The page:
It might seem that children are in a prime position to see how a family business works, and therefore, you should be able to accurately gauge their interest in taking over your enterprise when you retire or begin to distance yourself from the business. Not necessarily, says family business succession consultant Jim Kwaiser.
Children often get a distorted view of the family business through their parents eyes, he says. Their perceptions may be formed by your commentary. If you regularly vent your frustrations or anxieties at home, your children may conclude that your family business would be a dreadful place to spend their careers. In reality, the business may have been very lucrative and, despite your grousing, personally rewarding.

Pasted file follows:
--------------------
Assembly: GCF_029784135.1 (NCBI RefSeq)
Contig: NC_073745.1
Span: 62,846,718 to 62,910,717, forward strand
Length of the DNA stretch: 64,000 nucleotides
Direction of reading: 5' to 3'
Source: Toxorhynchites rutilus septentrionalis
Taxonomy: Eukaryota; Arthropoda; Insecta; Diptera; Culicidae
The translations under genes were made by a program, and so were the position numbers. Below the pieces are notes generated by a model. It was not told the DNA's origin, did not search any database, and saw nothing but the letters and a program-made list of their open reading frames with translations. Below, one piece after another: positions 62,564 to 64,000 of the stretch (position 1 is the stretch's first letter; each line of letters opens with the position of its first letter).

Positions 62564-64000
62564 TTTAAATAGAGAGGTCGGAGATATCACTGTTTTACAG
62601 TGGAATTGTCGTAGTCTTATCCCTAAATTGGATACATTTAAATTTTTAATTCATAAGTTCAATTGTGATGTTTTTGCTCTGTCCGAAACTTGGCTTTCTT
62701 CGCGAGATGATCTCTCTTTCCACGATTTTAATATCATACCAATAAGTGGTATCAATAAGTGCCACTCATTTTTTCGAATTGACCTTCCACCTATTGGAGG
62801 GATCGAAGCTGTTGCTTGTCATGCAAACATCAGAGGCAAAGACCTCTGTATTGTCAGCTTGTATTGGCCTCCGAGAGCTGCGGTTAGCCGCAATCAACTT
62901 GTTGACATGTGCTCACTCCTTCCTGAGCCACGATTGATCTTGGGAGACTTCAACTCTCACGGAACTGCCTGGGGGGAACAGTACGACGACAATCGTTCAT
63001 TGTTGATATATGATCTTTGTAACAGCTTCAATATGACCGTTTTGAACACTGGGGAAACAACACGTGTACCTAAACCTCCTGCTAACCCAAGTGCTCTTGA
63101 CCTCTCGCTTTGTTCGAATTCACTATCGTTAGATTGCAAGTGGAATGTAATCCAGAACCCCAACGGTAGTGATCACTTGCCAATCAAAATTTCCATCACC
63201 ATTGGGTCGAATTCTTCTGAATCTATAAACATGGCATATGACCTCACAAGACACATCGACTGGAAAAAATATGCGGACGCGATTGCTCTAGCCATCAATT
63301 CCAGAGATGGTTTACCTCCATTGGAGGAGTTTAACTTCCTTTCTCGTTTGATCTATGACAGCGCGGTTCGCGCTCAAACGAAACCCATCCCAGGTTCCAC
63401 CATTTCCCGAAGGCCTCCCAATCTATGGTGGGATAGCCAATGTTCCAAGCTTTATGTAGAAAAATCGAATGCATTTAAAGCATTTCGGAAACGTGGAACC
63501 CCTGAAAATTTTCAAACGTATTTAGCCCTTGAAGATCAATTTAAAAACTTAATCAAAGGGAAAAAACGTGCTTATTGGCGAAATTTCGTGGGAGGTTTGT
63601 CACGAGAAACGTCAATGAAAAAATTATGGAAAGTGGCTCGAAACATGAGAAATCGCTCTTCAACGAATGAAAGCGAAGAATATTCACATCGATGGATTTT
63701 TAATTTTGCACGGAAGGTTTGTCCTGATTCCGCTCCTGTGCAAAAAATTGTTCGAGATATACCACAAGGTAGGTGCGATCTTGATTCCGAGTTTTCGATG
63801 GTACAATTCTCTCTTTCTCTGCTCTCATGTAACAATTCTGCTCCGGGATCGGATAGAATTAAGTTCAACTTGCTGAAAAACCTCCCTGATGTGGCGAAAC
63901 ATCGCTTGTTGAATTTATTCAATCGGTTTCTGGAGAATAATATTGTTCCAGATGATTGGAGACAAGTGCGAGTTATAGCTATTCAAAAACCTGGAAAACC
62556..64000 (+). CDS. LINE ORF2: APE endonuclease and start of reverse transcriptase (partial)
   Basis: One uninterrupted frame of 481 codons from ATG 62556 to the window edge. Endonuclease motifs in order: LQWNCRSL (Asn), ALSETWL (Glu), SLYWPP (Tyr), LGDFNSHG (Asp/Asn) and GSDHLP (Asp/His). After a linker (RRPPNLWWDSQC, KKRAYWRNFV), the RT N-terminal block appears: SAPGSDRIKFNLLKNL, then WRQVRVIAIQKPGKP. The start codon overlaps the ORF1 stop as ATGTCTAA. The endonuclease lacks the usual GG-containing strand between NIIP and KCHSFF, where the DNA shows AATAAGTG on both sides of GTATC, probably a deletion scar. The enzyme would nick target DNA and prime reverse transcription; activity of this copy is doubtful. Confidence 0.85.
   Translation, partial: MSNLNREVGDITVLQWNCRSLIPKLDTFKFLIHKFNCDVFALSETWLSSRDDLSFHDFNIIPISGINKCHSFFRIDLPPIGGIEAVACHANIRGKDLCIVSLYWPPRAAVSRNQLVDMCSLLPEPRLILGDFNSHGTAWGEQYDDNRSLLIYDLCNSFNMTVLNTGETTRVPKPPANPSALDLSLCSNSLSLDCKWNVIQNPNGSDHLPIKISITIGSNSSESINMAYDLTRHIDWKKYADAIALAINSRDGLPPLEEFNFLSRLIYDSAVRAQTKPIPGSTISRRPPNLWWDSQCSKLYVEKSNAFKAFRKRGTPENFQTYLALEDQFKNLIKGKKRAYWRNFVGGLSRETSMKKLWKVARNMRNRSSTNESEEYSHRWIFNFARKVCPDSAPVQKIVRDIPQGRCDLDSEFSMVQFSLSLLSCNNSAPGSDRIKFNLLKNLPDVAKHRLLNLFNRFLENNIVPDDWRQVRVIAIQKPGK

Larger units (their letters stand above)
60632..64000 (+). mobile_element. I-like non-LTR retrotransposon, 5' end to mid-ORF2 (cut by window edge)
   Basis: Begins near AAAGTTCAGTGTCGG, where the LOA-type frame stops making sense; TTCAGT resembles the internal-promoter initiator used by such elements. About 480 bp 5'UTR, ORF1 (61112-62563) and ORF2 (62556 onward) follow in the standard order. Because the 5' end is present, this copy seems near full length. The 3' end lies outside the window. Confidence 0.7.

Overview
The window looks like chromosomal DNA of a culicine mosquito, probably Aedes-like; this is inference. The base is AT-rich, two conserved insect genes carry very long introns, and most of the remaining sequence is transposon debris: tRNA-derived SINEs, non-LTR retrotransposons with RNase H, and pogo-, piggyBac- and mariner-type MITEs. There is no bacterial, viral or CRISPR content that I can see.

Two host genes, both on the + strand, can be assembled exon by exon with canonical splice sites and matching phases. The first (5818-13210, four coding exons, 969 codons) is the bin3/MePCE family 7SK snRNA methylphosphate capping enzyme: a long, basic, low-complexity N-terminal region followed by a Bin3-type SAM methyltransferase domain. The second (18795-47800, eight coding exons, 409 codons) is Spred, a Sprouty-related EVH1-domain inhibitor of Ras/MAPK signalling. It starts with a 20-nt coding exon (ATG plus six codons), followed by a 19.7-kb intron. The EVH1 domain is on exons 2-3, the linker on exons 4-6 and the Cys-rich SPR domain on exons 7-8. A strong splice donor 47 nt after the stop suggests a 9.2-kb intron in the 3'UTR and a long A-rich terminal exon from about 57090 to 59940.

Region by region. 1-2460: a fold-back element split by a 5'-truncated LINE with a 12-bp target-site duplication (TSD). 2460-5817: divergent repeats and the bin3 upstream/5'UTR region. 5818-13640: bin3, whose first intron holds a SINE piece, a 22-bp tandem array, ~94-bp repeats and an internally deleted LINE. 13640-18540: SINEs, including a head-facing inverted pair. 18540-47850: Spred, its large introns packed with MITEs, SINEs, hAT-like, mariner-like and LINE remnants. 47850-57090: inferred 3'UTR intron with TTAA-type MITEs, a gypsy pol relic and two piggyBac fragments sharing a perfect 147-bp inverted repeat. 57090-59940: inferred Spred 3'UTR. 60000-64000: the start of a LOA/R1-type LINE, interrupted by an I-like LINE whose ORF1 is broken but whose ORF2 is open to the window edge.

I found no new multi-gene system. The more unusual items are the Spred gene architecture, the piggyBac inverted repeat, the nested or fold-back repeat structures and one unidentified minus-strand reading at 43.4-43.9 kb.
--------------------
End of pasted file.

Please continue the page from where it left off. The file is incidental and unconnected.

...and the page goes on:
Another misconception may spring out of your failure to explain how successful the company has been.
In most cases, theyve never told their children what the opportunities are, says Kwaiser.
You should begin involving your children early in the business, perhaps by bringing them in and giving them responsibilities or allowing limited input into decision making.
Says Kwaiser: We say to parents that its never too early to start.